Click below to listen to my 2 min. Garden Bite radio show: Cutting back perennials to control height
The city I live in was set to do some reclamation on my streets. I live on a corner and they planned on doing both of them. So the engineer told me that I’d have to take out my butterfly garden plants if I wanted to keep them while they did the work and they’d put soil back for me to replant but their height was too tall.
I was set to remove the plants and put them in my own make-shift nursery, then the project was postponed to next year. Okay, but now I know some of my plants are too tall, plus, as a recent article in Northern Gardener magazine noted, some don’t like the flopover that can happen with tall native plants.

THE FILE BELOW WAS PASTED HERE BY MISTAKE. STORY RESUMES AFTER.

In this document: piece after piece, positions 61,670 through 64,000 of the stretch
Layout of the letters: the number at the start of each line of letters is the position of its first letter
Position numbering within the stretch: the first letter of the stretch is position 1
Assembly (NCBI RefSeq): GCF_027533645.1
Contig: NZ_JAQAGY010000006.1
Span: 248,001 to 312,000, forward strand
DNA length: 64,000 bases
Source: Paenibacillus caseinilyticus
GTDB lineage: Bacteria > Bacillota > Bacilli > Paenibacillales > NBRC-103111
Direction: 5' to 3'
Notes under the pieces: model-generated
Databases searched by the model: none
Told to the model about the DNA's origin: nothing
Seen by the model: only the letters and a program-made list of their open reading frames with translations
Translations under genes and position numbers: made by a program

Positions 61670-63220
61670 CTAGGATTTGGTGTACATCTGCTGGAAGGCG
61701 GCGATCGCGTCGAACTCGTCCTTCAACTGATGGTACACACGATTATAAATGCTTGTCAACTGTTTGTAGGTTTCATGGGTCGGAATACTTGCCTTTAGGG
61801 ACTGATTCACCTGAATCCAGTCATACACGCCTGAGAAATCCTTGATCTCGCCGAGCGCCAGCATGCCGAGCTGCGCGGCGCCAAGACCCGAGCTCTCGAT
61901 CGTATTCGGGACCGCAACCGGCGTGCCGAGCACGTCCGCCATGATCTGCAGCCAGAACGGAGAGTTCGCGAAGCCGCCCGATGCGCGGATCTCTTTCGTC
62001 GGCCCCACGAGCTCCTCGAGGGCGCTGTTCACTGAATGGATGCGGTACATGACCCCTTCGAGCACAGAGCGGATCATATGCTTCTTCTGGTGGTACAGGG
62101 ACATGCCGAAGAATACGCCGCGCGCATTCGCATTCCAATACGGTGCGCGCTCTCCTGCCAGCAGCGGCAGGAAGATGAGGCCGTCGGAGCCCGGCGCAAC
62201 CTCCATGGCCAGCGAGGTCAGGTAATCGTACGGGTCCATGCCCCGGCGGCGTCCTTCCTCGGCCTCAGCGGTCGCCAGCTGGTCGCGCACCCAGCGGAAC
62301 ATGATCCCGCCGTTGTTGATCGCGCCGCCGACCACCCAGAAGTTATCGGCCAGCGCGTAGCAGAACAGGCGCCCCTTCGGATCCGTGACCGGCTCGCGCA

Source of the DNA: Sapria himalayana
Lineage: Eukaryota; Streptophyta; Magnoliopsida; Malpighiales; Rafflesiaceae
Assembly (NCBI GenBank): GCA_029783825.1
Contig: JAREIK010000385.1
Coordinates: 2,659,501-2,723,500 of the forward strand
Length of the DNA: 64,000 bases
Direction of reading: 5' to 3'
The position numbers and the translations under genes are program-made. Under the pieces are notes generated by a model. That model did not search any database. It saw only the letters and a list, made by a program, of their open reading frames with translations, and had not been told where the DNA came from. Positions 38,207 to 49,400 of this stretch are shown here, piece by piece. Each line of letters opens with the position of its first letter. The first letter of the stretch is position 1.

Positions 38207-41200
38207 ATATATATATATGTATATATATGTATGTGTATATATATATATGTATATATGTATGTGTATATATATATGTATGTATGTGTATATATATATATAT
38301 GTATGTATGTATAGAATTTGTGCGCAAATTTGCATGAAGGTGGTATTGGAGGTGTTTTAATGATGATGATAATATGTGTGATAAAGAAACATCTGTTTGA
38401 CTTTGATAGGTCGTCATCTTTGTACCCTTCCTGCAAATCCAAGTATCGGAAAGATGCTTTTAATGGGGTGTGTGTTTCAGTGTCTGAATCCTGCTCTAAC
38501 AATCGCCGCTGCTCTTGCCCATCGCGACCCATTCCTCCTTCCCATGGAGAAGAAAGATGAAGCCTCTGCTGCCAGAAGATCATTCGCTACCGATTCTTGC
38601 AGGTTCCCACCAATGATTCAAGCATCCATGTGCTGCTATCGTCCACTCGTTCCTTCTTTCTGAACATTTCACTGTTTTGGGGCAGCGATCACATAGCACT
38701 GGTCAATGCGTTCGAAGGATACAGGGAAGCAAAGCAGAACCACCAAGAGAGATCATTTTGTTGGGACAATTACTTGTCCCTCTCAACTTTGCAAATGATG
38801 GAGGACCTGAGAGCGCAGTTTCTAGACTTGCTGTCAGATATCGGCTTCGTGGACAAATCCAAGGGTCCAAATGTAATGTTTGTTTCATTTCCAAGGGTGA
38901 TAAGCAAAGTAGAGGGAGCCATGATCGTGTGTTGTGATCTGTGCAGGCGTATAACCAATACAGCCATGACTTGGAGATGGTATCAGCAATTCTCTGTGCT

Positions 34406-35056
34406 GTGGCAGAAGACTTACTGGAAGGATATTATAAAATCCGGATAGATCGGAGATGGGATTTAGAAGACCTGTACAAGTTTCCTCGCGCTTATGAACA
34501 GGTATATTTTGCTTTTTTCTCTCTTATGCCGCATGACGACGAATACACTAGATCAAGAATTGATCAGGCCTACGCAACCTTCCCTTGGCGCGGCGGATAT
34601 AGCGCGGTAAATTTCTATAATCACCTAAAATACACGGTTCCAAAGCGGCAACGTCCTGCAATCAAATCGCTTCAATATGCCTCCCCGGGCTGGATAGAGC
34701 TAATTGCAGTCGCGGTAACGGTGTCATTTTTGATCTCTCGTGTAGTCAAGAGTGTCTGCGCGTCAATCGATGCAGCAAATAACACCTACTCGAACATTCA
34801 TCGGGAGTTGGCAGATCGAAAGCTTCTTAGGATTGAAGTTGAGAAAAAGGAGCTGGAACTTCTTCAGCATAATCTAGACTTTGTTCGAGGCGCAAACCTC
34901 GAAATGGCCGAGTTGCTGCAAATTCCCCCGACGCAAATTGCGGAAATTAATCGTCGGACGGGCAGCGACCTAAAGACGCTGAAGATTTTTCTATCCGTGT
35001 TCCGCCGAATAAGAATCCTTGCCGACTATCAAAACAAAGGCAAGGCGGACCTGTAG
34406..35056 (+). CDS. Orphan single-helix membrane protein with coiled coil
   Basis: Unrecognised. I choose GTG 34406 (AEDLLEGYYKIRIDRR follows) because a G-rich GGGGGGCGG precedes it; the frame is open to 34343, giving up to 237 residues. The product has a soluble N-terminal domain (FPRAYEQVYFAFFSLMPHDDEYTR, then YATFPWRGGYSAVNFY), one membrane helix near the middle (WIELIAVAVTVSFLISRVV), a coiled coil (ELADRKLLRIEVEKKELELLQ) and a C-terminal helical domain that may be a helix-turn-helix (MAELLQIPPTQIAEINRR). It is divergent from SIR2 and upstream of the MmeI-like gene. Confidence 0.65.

There’s a solution! Staking is one, but it depends on what you use to stake them with!
Another option to lower your late-summer, fall blooming plants is to cut them back.
Lynn Steiner, the author of the article, says when plants are 12 to 18 inches tall, you can prune them to 6 to 10 inches tall. About a third to half their size.
While it seems a little risky, it’s not, the plants bounce back bushier, just like I talked about with herbs yesterday. Choose some plants for pruning and hold back on others so you get a mixed height! Often those that are cut back will bloom heavier too! Perennials for cutting back include:
- Agastache – Anise hyssop
- Purple Coneflower
- Joe-pye weed
- Lobelia – cardinal flower
- Phlox – sweet william
- Garden phlox
- Obedient plant
- Black-eyed susans
NOTE: There are some plants you should not prune back, blanket flowers, gentian, false indigos and liatris. I have liatris in my butterfly garden.
I do love this really cool metal piece I bought from a local artist. I could also cut them back and keep them lower but I like to let them go.